NTSB investigators either traveled in support of this investigation or conducted a significant amount of investigative work without any travel, and used data obtained from various sources to prepare this aircraft accident report.
The noninstrument-rated private pilot was making a cross-country flight over mountainous terrain. Radar data showed the airplane flying in a northwesterly direction and climbing to an altitude of about 10,500 ft mean sea level (msl). About 38 minutes into the flight, the airplane's altitude started to decrease as it continued in a northwesterly direction, and, 6 minutes later, its altitude was 7,500 ft msl. The last radar return occurred 1 minute later at an altitude of 6,000 ft msl. The wreckage was located at the 6,000-ft level of a mountain ridgeline in the vicinity of the final radar return. Photographs of the wreckage revealed that the damage to the airplane was consistent with controlled flight into the terrain. The wreckage was not recovered from the accident site, and no follow-up examination was accomplished.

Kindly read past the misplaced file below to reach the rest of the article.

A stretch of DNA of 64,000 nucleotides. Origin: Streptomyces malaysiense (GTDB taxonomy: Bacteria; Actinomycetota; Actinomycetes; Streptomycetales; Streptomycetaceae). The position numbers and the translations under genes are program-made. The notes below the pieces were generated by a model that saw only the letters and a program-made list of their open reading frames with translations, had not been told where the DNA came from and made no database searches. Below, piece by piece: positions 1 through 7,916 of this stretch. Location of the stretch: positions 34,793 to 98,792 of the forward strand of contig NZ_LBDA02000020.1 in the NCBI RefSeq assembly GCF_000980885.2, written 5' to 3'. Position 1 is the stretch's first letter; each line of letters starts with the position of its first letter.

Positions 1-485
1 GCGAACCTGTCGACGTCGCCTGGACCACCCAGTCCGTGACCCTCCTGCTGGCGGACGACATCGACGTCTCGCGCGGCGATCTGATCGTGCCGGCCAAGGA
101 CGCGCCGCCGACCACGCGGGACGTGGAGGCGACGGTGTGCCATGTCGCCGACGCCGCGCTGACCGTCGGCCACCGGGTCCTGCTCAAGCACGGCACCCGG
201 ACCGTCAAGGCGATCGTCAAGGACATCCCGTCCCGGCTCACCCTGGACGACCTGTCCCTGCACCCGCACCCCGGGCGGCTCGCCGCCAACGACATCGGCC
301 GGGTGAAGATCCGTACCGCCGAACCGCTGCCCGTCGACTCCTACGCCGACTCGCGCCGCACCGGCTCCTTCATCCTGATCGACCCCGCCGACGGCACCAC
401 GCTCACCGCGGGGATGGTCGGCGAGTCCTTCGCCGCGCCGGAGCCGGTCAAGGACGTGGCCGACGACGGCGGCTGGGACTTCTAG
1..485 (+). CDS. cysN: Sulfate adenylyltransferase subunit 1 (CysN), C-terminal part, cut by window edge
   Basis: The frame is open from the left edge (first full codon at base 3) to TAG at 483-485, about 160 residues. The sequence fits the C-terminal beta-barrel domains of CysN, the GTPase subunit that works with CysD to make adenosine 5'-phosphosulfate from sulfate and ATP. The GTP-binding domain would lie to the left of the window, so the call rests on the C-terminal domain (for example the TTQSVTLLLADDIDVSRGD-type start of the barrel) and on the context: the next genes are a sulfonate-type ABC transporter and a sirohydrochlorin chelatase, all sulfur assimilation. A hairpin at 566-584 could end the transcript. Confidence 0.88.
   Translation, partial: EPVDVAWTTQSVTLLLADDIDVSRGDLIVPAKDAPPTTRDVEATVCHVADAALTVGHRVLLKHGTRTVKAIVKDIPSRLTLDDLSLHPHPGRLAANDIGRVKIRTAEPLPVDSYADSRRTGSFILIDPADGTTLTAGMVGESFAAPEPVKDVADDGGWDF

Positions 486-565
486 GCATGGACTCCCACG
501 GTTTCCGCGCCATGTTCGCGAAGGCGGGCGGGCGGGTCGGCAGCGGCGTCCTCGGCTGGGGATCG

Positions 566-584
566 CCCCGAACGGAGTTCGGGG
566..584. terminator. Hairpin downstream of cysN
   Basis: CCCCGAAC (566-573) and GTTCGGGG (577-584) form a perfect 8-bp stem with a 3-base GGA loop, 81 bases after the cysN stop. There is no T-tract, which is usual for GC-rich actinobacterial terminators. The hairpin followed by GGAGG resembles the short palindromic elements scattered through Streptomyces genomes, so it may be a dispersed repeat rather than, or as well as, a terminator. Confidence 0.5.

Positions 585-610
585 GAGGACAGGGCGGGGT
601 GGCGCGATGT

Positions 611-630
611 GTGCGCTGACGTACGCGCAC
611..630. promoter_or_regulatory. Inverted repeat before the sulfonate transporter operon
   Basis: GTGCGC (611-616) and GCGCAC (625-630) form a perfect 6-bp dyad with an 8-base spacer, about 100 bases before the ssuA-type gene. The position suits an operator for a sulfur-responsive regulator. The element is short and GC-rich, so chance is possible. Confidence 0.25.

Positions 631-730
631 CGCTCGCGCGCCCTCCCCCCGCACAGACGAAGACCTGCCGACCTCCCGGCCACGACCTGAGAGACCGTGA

Weather radar imagery indicated that rain showers moved into the area from the south-southeast as the airplane approached the accident site. These showers extended from about 19,000 ft msl down to ground level. Although no direct weather observations of the accident location were available, the airplane's descent as it approached the site is consistent with an attempt by the pilot to maintain visual meteorological conditions while operating amidst rain and clouds that likely obscured the terrain.